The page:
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3 Ways to Get Comfortable with Ambiguity

Apr 13 2018

“Embrace Ambiguity.” It's a value we take very seriously here at IDEO. The phrase invites designers to go with the flow in the face of the unknown. On paper, the freedom sounds liberating. But in practice, navigating ambiguity can be downright stress-inducing.

From a very young age, we’re praised for knowing the right answer—and on the quick! But as designers, that’s almost never possible. Our job is to help create a future that is, by definition, uncertain; so we're forced to face ambiguity on every project. There are always times when we don’t know where to go next, don’t have an answer, or get stuck. So how do we deal? What are ways to get more comfortable with being uncomfortable?

Here are three things I’ve learned to help me remain calm in the face of uncertainty.

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1. Plan to not know

Imagine you’re in a meeting, surrounded by important clients, when someone hits you with an unexpected hardball question. All heads turn to you, awaiting a brilliant response. You freeze up, your mouth goes dry. You know you should have an answer, but your mind goes blank.

Rather than going into a silent state of paralysis, take a breath and remember that you have an answer prepared for this very moment: “I don’t know yet.”

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Obvious-sounding? Sure. Easy to own up to? Not so much.

I used to be afraid to say, “I don’t know yet,” because I thought I’d sound ill-equipped and uninformed. After all, our clients hire us to find answers, so to not have an answer when put on the spot can feel disconcerting.

But by allowing yourself to be vulnerable, you win trust. Owning the process makes you more credible as someone who’s calm and collected in the face of uncertainty. Because let’s be honest: No one has all the answers, not even the experts.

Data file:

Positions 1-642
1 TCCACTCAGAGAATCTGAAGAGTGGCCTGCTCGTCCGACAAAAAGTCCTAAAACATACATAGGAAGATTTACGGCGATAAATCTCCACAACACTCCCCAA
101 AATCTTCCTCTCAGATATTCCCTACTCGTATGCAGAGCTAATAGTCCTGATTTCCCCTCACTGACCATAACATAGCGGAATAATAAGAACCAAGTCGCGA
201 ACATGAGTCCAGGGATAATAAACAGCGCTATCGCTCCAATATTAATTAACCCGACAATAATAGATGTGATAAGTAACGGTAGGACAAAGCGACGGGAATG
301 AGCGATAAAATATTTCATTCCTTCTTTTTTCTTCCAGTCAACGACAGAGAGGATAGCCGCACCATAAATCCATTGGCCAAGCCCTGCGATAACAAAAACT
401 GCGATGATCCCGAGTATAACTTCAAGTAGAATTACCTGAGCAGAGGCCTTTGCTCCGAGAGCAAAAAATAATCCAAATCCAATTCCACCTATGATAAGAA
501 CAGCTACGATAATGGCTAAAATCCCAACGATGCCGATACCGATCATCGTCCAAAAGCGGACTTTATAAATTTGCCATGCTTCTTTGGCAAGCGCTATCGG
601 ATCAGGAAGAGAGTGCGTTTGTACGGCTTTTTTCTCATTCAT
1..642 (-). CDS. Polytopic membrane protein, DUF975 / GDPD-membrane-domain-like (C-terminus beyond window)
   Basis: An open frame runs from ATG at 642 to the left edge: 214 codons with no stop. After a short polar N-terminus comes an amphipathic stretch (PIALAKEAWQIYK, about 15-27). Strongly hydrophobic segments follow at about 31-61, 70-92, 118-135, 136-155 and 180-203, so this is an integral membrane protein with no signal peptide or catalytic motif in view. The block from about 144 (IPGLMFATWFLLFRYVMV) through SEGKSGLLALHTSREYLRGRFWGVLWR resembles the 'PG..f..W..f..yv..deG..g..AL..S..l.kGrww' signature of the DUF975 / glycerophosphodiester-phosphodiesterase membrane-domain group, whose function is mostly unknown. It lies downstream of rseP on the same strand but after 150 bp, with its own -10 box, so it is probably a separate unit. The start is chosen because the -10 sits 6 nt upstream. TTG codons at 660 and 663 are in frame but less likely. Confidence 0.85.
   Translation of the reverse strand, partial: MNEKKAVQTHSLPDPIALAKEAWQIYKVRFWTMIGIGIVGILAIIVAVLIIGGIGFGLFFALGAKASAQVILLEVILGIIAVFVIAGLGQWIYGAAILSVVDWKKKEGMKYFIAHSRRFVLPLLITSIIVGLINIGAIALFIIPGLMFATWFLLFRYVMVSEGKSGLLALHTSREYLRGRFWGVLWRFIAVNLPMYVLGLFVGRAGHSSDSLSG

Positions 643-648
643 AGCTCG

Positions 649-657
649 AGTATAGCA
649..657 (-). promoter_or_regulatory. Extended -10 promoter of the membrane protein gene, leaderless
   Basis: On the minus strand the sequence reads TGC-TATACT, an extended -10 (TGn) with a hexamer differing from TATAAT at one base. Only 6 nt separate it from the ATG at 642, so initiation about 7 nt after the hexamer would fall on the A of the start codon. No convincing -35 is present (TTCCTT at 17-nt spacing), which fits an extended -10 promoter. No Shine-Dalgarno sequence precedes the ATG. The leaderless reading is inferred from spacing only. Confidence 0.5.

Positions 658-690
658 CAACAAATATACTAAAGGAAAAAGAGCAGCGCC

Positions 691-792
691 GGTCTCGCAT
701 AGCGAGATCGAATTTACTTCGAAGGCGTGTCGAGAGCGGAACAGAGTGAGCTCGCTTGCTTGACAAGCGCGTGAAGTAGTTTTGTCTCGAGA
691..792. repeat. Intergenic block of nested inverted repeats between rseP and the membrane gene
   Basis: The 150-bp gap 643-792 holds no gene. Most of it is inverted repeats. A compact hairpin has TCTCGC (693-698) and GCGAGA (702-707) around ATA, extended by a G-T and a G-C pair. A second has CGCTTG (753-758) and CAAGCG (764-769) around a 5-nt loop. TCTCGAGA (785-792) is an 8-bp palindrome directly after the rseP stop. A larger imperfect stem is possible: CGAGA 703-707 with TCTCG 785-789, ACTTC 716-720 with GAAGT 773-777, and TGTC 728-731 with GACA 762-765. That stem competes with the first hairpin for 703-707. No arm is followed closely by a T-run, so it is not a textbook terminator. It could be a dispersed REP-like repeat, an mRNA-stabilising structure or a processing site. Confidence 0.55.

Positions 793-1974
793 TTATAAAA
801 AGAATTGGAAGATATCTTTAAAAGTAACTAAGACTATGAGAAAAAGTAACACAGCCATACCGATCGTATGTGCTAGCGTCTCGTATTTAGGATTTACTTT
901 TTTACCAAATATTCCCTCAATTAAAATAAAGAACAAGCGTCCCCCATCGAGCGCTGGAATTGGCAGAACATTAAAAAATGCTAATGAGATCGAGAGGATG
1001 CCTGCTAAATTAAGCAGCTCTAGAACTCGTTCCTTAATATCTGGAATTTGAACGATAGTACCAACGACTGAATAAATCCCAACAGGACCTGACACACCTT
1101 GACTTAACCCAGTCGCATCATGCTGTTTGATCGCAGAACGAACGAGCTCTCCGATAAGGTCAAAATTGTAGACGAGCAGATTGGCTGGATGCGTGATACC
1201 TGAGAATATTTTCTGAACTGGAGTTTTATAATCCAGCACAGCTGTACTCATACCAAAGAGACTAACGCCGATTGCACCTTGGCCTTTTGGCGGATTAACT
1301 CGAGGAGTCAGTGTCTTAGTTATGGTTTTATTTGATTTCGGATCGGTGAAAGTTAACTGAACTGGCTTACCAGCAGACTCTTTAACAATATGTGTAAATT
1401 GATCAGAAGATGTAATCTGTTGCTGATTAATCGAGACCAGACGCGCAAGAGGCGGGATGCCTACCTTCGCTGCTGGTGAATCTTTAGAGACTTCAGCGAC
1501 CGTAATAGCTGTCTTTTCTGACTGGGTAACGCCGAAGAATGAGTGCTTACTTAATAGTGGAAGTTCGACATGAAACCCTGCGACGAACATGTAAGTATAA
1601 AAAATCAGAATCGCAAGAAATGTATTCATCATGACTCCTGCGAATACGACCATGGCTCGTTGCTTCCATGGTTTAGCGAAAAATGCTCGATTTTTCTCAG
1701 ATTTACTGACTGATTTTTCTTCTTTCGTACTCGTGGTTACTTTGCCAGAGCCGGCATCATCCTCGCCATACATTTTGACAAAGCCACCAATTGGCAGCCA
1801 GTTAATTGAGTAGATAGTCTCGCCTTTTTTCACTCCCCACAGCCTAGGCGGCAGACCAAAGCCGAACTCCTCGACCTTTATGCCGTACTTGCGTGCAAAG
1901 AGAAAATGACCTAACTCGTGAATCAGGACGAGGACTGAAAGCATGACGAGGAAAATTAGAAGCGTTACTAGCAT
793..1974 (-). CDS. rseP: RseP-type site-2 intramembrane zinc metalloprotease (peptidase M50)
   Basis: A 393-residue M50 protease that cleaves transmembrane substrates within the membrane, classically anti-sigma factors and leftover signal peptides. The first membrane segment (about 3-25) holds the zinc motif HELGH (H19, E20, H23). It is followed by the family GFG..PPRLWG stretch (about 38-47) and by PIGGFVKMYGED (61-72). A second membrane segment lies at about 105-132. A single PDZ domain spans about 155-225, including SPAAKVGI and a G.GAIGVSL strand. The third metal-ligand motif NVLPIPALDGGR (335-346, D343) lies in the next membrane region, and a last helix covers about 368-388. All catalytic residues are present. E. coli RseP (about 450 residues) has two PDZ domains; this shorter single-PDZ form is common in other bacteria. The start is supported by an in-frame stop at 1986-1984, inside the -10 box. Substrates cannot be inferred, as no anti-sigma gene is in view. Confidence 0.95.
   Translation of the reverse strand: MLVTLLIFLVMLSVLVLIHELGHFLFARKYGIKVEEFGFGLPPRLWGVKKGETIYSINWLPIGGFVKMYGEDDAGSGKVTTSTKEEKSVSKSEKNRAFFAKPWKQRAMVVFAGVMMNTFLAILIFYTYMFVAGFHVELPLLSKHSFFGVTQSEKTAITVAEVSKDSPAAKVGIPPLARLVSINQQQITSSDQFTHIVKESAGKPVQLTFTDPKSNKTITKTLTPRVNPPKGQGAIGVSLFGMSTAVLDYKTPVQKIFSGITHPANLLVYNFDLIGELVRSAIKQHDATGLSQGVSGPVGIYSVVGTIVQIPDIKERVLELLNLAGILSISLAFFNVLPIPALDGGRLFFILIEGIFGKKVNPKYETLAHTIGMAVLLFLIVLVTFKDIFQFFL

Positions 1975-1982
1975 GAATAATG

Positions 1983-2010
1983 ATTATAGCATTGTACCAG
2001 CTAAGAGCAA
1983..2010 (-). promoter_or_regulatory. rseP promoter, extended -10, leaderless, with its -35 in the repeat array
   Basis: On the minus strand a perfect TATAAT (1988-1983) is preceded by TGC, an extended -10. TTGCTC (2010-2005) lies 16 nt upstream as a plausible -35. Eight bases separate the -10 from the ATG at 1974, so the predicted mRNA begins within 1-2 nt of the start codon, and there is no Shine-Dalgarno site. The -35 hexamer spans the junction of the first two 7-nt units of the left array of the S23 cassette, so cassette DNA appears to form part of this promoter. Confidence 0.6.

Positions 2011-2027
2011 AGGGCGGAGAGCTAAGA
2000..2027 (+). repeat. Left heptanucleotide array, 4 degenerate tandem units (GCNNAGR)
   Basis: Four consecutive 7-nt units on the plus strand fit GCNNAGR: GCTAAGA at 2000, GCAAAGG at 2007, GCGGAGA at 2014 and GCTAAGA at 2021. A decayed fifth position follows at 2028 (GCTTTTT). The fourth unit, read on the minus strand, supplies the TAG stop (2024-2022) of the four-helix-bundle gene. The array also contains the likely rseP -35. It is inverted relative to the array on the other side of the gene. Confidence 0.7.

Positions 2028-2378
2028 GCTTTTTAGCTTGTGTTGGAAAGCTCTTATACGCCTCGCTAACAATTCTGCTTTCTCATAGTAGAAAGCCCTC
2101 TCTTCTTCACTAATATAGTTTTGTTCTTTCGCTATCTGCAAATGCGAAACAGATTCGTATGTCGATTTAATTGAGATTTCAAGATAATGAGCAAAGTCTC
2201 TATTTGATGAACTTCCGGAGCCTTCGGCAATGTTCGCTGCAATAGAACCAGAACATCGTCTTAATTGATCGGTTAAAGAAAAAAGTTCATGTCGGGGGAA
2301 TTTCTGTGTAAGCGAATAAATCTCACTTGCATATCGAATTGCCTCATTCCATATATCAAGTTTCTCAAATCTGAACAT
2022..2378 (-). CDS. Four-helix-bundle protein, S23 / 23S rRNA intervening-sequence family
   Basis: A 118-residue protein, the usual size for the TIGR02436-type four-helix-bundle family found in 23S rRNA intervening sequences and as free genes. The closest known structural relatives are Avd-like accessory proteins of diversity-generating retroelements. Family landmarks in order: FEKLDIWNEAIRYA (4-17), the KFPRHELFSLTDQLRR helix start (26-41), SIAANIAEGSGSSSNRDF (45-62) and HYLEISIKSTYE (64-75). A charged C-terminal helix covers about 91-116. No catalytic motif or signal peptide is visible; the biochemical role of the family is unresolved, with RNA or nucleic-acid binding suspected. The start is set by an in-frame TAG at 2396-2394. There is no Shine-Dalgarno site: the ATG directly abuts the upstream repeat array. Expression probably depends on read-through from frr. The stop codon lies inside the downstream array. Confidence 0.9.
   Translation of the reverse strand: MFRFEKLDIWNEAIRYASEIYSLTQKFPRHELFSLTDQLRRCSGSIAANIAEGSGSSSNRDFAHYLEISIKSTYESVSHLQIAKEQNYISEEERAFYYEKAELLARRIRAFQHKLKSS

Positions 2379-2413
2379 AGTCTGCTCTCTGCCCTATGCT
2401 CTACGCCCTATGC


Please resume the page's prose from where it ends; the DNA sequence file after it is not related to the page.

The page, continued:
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2. Shift from should to could

Let’s go back to the feeling in the meeting room when all eyes are on you and you feel like you should know what to do next (but don’t). You’re getting ready to go into panic mode.  

Oh yes, I know the feeling well.

Ever since I was young, I felt the pressure to do things as they should be done. And that pressure has followed me through adulthood.

When I first started leading projects at IDEO, I often thought to myself:

“If I were smart enough, I should be able to impress the client with my answer.”

“If I were a great leader, I should know what to tell my team.”

“If I were talented enough, I should know exactly what to design next.”

Should, should, should. It’s the “shoulds” that block your way forward.

“Should” suggests that there is one way forward, which is a sure way to set yourself up for creative blackout — a high pressure situation where you must find the single, bright and shining solution. There is no one right answer.

So whenever I find myself questioning what should be, I remind myself to ask: what could be?

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What could be is a springboard for generating new ideas, brainstorming options for what to do next. It takes me from a place of oppression to optimism.

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By shifting my mindset from should to could, I no longer have to come up with a single, right answer; instead, I have endless options for moving forward.

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3. Change the context

Even when you are not under pressure, anxiety around not knowing the answer can find a way to creep in.

There are many times I’ve found myself glued to the screen, on the third cup of coffee, hardly stopping for a bite to eat. No matter how hard I try, it feels like I’m doing nothing more than pushing pixels around a screen.

How to get unstuck?

I have to force myself to remember that if I’m not getting anywhere (as hard as it may be to pry myself away from the screen), I need to stop, change my context, and gather new inputs.

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Stepping away from the screen and focusing on something else for a while can bring fresh perspective to the problem.

Go for a walk, tour an art gallery, seek out a new experience that takes you out of your comfort zone. Invite another designer to look at your work and offer feedback, revisit stories from your research. By stopping and taking a step back, you create more mental space for unexpected sparks of inspiration to slip through.

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Sometimes the biggest barrier to finding a way through the darkness is the pressure we put on ourselves to have all the answers. To break through, make peace with the I don’t knows, the could bes, and take a step back in order to more confidently take a step forward.

  • Marta Harding

    Communication Designer and Senior Design Lead, IDEO San Francisco
    Marta is passionate about building brands, developing visual systems, and marrying strategic thinking with beautiful design—all best enjoyed with a glass of wine.

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